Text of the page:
Despite the clearly marked signs,
my father carried a pinecone secreted in his camera bag
from the thicket of trees of Tuolomne Grove
home to rest in Kentucky Bluegrass.

A Sequoia doesn’t thrive in Kentucky’s 
humid summers. It longs for winter dark and deep.
My father will not live to see it 
grow tall enough to tower over him.

I imagine a Sequoia would be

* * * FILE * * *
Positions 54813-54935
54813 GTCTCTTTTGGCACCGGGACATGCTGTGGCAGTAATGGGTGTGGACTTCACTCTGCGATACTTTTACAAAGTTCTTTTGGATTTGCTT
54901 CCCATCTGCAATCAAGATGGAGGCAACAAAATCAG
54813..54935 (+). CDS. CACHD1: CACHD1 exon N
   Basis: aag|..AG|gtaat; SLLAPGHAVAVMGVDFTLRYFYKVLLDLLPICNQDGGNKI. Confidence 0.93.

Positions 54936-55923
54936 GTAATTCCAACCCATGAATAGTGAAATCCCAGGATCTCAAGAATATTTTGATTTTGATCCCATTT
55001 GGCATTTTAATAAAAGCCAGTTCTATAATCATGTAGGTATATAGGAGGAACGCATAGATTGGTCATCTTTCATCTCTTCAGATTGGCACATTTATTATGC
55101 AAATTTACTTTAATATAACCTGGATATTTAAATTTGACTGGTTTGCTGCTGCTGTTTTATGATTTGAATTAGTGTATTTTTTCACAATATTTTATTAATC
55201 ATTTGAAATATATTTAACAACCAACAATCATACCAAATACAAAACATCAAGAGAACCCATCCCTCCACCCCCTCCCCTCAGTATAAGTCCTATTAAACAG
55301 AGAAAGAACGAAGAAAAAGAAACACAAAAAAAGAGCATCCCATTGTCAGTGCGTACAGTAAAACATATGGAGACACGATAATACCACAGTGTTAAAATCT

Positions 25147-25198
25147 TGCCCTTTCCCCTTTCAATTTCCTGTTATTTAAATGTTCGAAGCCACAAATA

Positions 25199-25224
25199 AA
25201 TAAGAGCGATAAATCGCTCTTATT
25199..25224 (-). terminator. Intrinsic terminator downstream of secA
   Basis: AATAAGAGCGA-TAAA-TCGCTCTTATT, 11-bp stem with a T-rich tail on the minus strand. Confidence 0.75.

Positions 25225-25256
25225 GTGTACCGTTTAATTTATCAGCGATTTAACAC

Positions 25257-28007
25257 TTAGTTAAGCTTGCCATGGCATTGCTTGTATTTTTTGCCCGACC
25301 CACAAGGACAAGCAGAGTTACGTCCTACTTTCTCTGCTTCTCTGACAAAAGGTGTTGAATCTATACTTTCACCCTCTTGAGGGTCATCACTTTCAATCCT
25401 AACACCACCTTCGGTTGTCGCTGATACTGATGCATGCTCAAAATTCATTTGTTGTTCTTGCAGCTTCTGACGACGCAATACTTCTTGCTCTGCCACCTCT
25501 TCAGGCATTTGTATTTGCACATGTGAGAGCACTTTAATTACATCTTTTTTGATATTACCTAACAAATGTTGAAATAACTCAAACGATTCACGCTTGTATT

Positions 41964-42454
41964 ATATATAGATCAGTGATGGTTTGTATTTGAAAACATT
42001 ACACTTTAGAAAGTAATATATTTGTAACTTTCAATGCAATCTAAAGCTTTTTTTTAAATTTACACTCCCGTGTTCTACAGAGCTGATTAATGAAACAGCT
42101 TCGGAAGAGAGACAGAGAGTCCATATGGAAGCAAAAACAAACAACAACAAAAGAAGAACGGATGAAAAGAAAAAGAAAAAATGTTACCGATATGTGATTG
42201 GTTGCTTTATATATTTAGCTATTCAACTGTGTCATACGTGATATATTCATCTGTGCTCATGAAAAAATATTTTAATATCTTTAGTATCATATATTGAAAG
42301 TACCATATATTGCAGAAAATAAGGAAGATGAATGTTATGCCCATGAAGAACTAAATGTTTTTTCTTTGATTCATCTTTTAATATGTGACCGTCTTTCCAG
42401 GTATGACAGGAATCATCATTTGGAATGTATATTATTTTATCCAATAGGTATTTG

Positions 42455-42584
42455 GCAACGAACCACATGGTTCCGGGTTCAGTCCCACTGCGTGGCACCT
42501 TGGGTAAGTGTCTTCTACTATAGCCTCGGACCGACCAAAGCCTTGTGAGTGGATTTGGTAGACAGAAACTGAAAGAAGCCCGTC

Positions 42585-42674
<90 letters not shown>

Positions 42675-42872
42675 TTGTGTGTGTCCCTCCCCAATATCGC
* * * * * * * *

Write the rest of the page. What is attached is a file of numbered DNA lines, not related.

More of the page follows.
lonely without its grove.
Buildings are no companion for trees.
Neither are men, tiny figures
beneath the notice of such a Colossus.

I’d rather think of the Sequoias gathered
in Yosemite, whispering and rustling
to one another while I walk around and 
through their trunks.

I am fleeting and insignificant 
against their lofty and enduring heights.